I can’t help but think if the last twenty-five pages didn’t exist then maybe, just maybe, I’d be able to give the book three stars instead of two.
In summary, four planes crash (Japanese, American, British, and South African) at almost exactly the same time. There are three survivors and they are all children, and all from different planes.
The point of the story, the larger point, seems to be a commentary on our society today. Twenty-four hour media, hard-line evangelical Christianity, an uncertain future for humanity, and the never-ending need to understand or have a reason for everything inevitably lead to a worse fate for the families of the children who survived than necessary.
This is what happens in our society.
In terms of this fictional book, which is actually a fictional “book” about a fictional series of plane crashes, I liked it. The “author” of the “book” carefully breaks down and displays what would happen if it were all real. The chapters are interviews she did and accounts she took from people who experienced it. The “author” doesn’t offer much opinion on the matter until the very end – the part I wanted to throw the book over – and that works because I could form my own opinions about the characters Lotz created.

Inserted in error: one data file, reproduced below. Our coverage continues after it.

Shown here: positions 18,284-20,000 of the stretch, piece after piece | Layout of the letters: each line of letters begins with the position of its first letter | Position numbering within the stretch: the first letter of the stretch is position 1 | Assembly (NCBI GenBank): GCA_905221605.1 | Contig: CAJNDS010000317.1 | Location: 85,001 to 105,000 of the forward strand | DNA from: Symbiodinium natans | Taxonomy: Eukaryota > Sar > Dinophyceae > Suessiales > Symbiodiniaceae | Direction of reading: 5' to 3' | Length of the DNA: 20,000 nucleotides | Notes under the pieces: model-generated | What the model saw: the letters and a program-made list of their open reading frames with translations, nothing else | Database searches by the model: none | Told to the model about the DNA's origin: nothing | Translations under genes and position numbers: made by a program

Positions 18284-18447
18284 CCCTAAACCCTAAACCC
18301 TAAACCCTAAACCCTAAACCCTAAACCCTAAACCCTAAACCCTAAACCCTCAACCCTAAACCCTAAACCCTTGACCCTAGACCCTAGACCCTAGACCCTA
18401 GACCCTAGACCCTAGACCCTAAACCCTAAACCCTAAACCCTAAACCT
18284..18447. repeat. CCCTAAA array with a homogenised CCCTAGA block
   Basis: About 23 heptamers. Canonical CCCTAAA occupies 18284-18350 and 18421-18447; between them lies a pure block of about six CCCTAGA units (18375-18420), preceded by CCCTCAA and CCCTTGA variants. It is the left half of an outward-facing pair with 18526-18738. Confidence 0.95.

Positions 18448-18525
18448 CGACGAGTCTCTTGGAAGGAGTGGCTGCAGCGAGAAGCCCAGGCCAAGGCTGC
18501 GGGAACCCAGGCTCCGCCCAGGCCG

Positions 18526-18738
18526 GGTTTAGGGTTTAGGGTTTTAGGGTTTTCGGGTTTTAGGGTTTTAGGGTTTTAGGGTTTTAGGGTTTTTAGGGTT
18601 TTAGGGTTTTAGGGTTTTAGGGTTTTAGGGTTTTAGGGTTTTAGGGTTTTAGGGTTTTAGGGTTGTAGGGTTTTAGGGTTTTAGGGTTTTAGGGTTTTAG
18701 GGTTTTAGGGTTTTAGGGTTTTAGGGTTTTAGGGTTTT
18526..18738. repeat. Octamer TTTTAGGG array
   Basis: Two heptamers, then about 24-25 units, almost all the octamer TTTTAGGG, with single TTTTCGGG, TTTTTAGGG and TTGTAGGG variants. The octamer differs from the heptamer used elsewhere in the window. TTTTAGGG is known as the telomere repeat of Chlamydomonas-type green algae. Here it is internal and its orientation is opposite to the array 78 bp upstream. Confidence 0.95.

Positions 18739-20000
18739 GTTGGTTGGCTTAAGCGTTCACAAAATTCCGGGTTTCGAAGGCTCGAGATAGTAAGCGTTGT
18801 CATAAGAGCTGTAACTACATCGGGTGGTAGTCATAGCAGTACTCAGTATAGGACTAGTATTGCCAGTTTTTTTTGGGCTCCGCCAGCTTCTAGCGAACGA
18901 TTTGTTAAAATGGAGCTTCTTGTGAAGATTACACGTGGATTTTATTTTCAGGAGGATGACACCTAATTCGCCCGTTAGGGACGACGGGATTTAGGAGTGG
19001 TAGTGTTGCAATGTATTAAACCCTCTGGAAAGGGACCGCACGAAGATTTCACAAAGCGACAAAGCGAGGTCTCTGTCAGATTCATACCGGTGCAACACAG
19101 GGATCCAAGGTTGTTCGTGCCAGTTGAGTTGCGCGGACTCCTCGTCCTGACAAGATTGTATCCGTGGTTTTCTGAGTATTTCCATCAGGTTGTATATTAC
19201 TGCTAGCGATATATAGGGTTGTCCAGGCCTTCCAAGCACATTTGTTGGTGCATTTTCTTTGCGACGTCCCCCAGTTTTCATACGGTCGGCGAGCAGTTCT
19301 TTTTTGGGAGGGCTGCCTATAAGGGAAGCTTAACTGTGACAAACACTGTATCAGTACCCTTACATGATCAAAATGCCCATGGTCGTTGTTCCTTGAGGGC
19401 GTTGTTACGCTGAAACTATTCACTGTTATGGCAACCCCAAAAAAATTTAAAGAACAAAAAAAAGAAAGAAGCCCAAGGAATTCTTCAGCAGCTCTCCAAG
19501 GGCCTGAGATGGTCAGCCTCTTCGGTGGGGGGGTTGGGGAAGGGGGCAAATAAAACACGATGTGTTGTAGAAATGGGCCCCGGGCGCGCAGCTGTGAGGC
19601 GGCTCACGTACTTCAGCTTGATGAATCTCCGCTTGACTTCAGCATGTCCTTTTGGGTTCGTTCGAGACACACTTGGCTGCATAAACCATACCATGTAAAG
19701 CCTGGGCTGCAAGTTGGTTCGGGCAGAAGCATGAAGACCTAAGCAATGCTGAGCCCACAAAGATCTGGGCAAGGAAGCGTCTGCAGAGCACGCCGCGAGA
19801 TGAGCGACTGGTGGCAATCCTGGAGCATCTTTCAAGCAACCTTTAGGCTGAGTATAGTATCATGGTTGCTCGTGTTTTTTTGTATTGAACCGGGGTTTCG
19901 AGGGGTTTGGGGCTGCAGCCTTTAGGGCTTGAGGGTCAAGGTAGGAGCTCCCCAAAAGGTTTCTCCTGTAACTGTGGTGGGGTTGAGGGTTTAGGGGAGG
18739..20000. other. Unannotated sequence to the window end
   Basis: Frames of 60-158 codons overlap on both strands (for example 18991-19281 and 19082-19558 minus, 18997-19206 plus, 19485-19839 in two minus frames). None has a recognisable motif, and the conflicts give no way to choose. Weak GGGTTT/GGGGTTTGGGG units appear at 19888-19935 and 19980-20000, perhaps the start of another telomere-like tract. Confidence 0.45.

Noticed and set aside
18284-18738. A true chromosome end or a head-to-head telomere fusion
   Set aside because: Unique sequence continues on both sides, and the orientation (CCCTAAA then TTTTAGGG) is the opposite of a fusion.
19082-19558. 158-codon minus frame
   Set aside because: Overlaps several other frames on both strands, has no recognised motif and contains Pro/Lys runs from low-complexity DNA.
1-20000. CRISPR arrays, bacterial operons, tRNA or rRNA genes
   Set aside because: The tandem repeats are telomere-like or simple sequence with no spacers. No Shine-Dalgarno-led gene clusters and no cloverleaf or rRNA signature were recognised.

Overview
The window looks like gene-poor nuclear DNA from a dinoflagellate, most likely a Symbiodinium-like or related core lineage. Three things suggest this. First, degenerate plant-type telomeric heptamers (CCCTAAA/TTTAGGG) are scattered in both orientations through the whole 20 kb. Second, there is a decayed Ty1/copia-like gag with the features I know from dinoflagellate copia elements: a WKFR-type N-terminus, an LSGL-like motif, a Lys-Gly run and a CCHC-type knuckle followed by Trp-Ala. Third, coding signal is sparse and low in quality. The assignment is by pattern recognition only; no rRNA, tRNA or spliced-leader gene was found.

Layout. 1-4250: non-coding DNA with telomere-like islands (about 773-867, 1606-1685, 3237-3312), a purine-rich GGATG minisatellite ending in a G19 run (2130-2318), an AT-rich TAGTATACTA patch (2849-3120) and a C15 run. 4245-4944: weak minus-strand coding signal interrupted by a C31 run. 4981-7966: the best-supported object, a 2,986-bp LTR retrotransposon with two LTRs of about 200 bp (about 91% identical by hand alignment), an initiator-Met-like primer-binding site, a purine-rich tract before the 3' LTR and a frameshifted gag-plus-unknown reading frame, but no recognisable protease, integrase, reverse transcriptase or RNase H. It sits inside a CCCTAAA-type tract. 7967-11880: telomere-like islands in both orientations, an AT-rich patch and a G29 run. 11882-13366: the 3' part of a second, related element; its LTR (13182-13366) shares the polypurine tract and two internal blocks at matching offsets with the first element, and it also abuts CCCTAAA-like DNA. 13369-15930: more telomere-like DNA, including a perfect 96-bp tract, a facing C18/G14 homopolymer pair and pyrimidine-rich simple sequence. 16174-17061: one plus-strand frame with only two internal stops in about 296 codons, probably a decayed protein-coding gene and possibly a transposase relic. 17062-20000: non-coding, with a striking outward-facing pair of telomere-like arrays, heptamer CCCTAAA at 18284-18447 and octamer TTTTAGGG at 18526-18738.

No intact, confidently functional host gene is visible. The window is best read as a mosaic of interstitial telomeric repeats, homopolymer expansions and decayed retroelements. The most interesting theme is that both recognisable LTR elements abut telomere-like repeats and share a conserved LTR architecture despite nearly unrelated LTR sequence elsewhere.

And then came the “update” to the third or fourth printing of the “book”.
Reading those last twenty-five pages made me feel like an idiot for finding entertainment in the rest of the so-called book. I don’t want to be told I’m foolish for enjoying something and that’s how I felt when I read the end of Lotz’s creation.
I don’t even care anymore that I don’t know if it’s aliens or angels or just luck of the draw.
(I received a copy of THE THREE as part of the Goodreads First Reads giveaway program. This review is cross-posted between my blog & my Goodreads account.)